Sun Conures
Photo  by Anna Panáková 
During the past decade, however, the advent of surgical sexing has revolutionized the breeding of all parrots and many other species where there are no visual means of distinguishing between the sexes. This process entails a direct examination of the gonadal region, made by the insertion of an instrument called an endoscope through a small incision in the abdominal wall. Laparotomy sexing, as the procedure is also described, is usually carried out under an administered anesthetic.

Recovery will be much quicker if a gaseous agent is used by the veterinarian, although an injectable anesthetic is equally safe. Inexperienced hands mortality is extremely low, although conures suffering from respiratory ailments of any kind may have a poor prognosis. Laparotomies can be useful for diagnostic purposes, being a reliable means of confirming the presence of the fungal disease aspergillosis within the body cavity, for example.

In many areas, veterinarians regularly conduct surgical sexing sessions, often in conjunction with local bird clubs. If you need to discover the sex of your conures, arrange an appointment for the procedure. Pay particular attention to instructions for both pre- and post-operative care. The incision is very small and heals rapidly, even when sutured.

You may be able to purchase a pair of conures that have already been sexed. They are likely to be accompanied by a certificate stating their sexes, and distinguishing features, signed by the veterinarian concerned. If you are in doubt, however, assuming the birds appear healthy, you can have the procedure repeated at a later date. The method is essentially reliable, but mistakes can occur occasionally, especially with young birds. There is also a risk that the birds may have gotten muddled afterward unless they were clearly marked. Some dealers mark birds of one sex by clipping a feather in a particular way, which serves to distinguish them until the next molt. For easy visual recognition, the tip of the tail can be cut in the case of hens for example, if it is not possible to keep the sexes apart.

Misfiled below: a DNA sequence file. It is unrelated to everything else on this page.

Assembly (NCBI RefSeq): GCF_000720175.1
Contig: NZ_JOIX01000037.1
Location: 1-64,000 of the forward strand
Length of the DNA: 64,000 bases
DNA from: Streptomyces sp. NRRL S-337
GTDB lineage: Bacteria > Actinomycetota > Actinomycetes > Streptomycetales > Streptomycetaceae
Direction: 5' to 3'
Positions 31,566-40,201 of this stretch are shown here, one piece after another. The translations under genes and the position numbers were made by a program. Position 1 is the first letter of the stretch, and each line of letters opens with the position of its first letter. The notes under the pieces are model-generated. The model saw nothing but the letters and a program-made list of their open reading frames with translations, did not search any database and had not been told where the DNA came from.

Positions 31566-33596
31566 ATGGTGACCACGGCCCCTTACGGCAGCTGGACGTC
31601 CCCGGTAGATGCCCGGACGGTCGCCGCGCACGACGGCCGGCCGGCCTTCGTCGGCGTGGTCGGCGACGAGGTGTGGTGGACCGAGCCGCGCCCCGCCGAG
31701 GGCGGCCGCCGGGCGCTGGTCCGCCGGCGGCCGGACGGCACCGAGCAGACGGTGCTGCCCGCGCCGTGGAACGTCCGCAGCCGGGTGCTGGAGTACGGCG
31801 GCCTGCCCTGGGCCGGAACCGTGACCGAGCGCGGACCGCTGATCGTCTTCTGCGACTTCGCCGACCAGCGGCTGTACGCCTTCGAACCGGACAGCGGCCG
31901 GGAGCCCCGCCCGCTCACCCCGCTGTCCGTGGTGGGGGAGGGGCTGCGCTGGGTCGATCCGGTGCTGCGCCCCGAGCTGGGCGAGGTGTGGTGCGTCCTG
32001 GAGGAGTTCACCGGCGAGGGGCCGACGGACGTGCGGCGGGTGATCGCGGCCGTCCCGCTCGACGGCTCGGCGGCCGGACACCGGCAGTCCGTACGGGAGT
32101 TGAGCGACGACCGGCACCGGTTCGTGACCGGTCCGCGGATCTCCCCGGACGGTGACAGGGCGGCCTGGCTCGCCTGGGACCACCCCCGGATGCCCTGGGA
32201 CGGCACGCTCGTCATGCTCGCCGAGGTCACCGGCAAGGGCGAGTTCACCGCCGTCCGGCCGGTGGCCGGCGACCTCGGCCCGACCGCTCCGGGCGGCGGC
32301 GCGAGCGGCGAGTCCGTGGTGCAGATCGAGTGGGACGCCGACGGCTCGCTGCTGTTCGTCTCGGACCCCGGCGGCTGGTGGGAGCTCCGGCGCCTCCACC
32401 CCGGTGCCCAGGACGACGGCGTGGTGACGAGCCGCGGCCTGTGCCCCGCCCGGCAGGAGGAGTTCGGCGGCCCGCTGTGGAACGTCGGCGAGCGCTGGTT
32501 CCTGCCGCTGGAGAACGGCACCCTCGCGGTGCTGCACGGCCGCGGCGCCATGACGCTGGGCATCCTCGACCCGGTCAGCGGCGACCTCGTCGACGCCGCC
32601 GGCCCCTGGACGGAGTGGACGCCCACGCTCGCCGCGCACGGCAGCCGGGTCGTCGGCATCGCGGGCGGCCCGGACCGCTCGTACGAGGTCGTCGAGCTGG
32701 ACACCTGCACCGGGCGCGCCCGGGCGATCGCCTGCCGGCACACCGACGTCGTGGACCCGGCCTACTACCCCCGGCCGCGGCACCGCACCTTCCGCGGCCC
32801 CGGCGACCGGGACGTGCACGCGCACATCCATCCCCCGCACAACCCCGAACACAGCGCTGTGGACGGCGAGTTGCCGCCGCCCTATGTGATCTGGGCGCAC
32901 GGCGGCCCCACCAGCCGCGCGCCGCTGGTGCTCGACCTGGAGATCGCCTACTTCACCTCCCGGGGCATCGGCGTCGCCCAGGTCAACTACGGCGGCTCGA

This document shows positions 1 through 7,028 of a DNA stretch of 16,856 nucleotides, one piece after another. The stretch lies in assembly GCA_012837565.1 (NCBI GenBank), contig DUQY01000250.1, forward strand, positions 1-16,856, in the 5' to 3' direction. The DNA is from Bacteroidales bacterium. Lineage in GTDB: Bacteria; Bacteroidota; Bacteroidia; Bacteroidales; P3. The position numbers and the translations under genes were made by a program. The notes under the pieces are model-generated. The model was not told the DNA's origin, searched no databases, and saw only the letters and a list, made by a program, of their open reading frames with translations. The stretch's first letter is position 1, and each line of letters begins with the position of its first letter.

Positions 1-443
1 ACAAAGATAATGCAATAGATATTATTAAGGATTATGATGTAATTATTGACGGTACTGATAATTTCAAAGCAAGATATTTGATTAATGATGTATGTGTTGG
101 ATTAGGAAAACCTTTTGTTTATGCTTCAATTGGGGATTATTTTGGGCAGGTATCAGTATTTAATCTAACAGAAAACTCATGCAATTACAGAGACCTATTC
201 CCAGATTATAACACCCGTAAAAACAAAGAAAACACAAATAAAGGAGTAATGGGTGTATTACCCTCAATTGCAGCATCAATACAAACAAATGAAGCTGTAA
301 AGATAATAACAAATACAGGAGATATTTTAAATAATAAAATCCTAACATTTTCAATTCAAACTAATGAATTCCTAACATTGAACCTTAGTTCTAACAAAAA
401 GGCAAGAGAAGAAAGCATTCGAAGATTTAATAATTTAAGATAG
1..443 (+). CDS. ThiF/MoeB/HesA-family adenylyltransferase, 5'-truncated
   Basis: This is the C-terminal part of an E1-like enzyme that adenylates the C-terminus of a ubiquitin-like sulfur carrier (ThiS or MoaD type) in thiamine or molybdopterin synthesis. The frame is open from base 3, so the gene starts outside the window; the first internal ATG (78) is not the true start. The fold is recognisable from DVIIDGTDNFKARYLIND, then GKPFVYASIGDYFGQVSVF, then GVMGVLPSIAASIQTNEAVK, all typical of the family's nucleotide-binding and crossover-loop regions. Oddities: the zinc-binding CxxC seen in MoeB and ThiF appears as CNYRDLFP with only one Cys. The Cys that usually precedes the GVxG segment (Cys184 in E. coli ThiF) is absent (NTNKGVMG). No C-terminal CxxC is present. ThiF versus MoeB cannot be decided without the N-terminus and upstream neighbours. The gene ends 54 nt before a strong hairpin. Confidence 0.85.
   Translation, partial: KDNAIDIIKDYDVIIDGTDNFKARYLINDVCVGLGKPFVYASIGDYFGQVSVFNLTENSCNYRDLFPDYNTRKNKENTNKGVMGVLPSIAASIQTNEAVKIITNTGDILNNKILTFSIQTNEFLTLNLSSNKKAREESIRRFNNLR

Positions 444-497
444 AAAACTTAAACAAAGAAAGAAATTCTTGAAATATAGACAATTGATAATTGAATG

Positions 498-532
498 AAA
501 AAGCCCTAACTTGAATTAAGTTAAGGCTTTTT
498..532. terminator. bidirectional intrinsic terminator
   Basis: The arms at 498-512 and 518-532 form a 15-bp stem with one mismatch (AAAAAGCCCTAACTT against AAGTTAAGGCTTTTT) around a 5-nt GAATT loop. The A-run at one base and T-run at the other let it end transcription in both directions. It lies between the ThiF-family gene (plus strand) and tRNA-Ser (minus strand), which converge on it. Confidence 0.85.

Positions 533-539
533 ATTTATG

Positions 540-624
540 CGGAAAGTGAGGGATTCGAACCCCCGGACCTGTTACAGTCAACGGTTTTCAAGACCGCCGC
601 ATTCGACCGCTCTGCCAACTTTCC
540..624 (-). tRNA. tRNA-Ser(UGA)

Alternative Methods
Other noninvasive means of sexing have proven less reliable, although research is continuing in these areas. One option is fecal steroid analysis: the birds' droppings are tested for the relative levels of male and female hormones. This method, if perfected, will simply require a sample of droppings to determine a bird's sex. There will be no need to catch the bird or administer any drugs. Another promising method of laboratory sexing is chromosomal karyotyping, based on a small sample of blood. The chromosomes present within the nucleus of cells provide a means of distinguishing the sexes microscopically once the pair of sex chromosomes have been located. Those of the hen are of uneven length, comprising a long chromosome and a shorter member of the pair.



Sunday, July 12, 2020

Futurity RACING PIGEONS Discussed

Pigeon fancier with one of his racing pigeons ...
Pigeon fancier with one of his racing pigeons
in Greenock, Scotland.
(Photo credit: 
Wikipedia)
Can anybody race pigeons? This may be a question that you have in mind but you need a definite answer for it. Well, generally, anyone who is fairly interested can be involved in racing pigeons. After all, it is not only a kind of sport but is qualified to be a hobby as well. In fact, some even consider it a business from which they earn a healthy profit. 

Historically speaking, even the king of England, George V, kept a loft that had many racing pigeons in it. The others are of course not known to many but one thing is for sure. That is, those who race pigeons are tough competitors. They see this sport as a very promising one that they really work hard in training their birds. 

Many of the pigeon racers to date represent the different classes of life. The Kings Cup race was actually once won by a racer who only shipped two birds. He was also the declared second placer the year before he finally bagged the much-coveted prize for the race.

Meanwhile, if you are a beginner in this field, you likewise need to learn the ups and downs of training pigeon racers. A great tip is to purchase the young pigeons and then let them join in the so-called one loft race or futurity race. With this, the birds can be trained to compete with one another and at such a tender age, they are already molded to become great racers.

So you are wondering about what a futurity race is all about. To set the record straight, the futurity race is a kind of event that is being sponsored or held by loft managers or the pigeon clubs. The entire purpose for which is to bring together all the top trainers from different countries who will then compete against each other for a stipulated price.